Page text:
Liverpool and the quadruple may not prove such a laughable notion | Andy Hunter
A 12.30pm kick-off after an international break will concern Jürgen Klopp more than any back-slapping to celebrate his 250th league game in charge of Liverpool on Saturday. Even a manager as despairing of the schedule as Klopp, however, may privately concede that Watford’s early arrival offers an ideal opportunity in his quest to unnerve and ultimately unseat Manchester City.
Liverpool would go top with a 10th successive Premier League win and 10th consecutive home league win when Roy Hodgson’s relegation-threatened side visit. They would be on the summit for only a few hours should City respond in kind at Burnley but the sense of Liverpool closing in would have been reinforced before Pep Guardiola and his players emerge at Turf Moor. It feels inexorable on current form.
City have been top since beating Watford on 4 December and held an 11-point advantage over their only genuine title rivals at the start of January, having played a game more. Their lead was nine points at the start of February, six when March opened and has been whittled down to one before the business end commences in April. Liverpool, who have equalled their points tally for last season, have reasserted their claims to be far more than a “pain in the ass” to Guardiola. They are his greatest obstacle in the Premier League, FA Cup and Champions League too, and the strongest squad of Klopp’s near seven-year Liverpool reign appears well-equipped to handle the physical load. There is no questioning their ability to handle the demands mentally.
“We are not close to thinking about any crazy stuff like that,” the Liverpool manager said when, with the Carabao Cup in the bank, the subject of winning the quadruple cropped up with a quarter more substance. He will continue to straight-bat the possibility, certain in the knowledge that one tired performance, bad decision or injury crisis could shatter the historic quest and one draw can have profound repercussions in a Premier League race with a City team capable of producing another flawless run of their own. But there is justification for others to contemplate crazy stuff, and for Liverpool supporters to dream about it before the showdown at the Etihad Stadium on Sunday week.
From the rare luxury of a month-long pre-season training camp in Austria and France last summer until the 47th game of their season before the international break, Liverpool’s objective, as Klopp has stated, was to build a foundation to deliver in April and May. In that respect his team have timed their run to perfection.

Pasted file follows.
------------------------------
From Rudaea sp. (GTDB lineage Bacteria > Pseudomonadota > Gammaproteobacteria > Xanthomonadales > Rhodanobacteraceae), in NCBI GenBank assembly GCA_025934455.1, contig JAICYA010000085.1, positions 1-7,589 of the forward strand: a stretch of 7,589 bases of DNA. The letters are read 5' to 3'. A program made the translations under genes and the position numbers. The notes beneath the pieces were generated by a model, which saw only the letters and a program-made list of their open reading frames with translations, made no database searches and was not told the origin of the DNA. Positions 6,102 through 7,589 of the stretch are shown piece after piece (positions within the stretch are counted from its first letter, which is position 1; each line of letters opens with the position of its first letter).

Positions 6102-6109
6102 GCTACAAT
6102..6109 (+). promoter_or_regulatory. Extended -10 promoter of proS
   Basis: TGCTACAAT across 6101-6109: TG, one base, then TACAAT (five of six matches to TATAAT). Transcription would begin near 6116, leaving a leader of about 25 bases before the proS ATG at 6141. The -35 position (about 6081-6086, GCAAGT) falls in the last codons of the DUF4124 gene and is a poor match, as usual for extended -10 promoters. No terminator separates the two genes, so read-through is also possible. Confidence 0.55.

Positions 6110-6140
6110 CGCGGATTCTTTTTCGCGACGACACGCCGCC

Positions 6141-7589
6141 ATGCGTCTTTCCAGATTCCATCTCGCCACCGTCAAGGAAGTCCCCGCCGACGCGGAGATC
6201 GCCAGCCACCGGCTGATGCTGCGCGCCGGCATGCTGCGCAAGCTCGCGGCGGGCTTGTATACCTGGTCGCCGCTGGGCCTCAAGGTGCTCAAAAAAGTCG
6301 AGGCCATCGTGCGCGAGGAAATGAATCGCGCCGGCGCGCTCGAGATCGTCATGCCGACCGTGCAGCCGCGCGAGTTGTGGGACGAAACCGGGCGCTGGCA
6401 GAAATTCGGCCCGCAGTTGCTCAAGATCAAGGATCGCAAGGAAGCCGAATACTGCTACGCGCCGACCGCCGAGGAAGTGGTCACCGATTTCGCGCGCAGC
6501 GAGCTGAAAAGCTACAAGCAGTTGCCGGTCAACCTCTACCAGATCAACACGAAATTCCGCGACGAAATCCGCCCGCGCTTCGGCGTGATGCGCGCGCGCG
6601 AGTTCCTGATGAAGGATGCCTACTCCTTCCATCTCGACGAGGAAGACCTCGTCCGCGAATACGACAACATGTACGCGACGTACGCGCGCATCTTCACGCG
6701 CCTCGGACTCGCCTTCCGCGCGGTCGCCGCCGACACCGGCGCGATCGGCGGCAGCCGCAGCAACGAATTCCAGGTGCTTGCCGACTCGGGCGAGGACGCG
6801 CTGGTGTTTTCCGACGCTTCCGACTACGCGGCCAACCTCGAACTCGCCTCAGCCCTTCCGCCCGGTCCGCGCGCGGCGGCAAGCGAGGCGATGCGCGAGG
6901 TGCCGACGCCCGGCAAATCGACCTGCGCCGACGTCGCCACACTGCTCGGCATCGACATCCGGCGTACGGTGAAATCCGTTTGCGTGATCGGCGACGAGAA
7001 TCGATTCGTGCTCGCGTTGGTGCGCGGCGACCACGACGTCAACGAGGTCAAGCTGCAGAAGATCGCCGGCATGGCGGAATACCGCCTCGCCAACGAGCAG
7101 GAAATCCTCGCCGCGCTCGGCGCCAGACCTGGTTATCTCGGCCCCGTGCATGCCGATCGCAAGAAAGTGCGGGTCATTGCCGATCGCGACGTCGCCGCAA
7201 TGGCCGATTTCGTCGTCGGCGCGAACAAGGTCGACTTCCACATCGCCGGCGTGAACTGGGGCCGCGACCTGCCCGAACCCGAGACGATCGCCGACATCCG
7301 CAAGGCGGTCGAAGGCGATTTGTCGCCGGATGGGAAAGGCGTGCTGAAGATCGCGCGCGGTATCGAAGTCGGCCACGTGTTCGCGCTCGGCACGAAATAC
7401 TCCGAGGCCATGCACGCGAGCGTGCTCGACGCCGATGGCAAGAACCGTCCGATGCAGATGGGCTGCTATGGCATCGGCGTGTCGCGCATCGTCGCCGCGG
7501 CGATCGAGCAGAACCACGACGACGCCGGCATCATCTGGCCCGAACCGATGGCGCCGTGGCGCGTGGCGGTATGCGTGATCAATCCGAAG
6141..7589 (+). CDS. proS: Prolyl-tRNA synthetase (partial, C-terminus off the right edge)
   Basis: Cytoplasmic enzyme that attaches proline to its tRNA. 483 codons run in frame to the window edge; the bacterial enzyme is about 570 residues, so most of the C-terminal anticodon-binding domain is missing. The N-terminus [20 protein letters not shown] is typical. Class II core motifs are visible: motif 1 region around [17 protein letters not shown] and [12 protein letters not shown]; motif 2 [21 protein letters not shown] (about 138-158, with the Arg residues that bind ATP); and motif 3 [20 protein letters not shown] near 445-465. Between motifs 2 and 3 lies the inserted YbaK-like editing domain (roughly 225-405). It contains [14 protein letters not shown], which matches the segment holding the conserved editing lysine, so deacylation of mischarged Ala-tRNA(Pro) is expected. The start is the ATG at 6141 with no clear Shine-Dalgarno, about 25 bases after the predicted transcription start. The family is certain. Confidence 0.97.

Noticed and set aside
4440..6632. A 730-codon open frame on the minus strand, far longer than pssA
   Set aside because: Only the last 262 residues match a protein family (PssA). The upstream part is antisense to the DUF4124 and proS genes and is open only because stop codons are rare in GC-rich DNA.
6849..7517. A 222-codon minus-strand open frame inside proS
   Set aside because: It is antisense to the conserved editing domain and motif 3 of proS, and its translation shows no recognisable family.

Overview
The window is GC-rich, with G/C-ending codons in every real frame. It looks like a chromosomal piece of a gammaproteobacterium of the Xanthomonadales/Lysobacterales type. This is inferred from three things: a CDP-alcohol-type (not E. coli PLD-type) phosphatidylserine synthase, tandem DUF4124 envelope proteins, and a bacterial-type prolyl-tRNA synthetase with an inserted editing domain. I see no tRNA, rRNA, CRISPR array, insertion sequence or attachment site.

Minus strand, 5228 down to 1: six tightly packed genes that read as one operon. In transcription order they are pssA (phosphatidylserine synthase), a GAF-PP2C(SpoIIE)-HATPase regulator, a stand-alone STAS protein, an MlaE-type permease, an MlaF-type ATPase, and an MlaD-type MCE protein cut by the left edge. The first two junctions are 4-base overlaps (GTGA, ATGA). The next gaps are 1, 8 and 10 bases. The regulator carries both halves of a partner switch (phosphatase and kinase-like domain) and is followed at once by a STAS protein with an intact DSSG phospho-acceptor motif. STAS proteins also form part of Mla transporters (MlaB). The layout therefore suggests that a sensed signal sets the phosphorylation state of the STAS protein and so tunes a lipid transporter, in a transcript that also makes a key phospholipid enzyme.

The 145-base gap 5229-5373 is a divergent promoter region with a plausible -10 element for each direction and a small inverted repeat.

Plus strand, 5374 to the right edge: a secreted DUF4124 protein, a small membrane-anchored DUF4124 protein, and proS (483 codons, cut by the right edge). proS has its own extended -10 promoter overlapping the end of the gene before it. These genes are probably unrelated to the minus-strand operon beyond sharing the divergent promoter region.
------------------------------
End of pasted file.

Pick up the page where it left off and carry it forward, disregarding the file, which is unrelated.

Liverpool have dropped two Premier League points since the turn of the year; City seven points in their past seven league games. There have been 16 wins in 19 matches in all competitions in 2022, including the remarkable penalty shootout success against Chelsea in the Carabao Cup final, and their only defeat, against Internazionale in the Champions League, could not derail progress to the quarter-finals on aggregate. Benfica await next week. The Portuguese club are third in Primeira Liga. Liverpool defeated the leaders, Porto, 5-1 and 2-0 in this season’s group stage.
No team in England’s top four divisions have conceded fewer league goals at home than Liverpool (seven), and the improvement in squad depth was evident throughout the Carabao Cup campaign and when Mohamed Salah and Sadio Mané departed for the Africa Cup of Nations after scoring in the 2-2 draw at Chelsea in January. That month’s signing of Luis Díaz, who has assimilated seamlessly since his arrival from Porto, has embellished an already formidable forward line.
Klopp’s aversion to talk of a quadruple is understandable, however. Liverpool produced several laboured performances before the international break but, as in the slender victory over West Ham or defeat by Inter at Anfield, managed to find a way through. The loss of Trent Alexander-Arnold to a hamstring injury is significant, with the team’s most creative force responsible for 11 Premier League assists this season and 17 in all competitions. The right-back spent time rehabilitating in Dubai during the international break and, while not expected to feature against Watford or Benfica on Tuesday, remains on course to return for the crucial trip to the Etihad. Andy Robertson should be available on Saturday despite having to self-isolate with Covid on Scotland duty.
Salah returned to Liverpool by private jet on Wednesday after Egypt’s latest penalty heartbreak at the hands of Senegal and Mané the night before. The Egypt international has been castigated in some quarters back home for his country’s failure to reach the World Cup, with Salah sending his penalty over in the shootout, and Klopp will be wary of any emotional toll on his leading goalscorer. The pain could work in Liverpool’s favour as Salah channels his frustrations into their three remaining targets for the season, or decides the sanctuary of Anfield is worth a contract extension. A home date with Watford looks an inviting way to start for a striker with nine goals in seven outings against them.
Klopp’s personal milestone is even more impressive. No Liverpool manager has overseen as many league wins in their first 250 matches as the 54-year-old, who has 159 victories in 249 games. Kenny Dalglish was the previous highest with 150 from his first 250. The potential exists for 16 more this season, along with unprecedented achievement.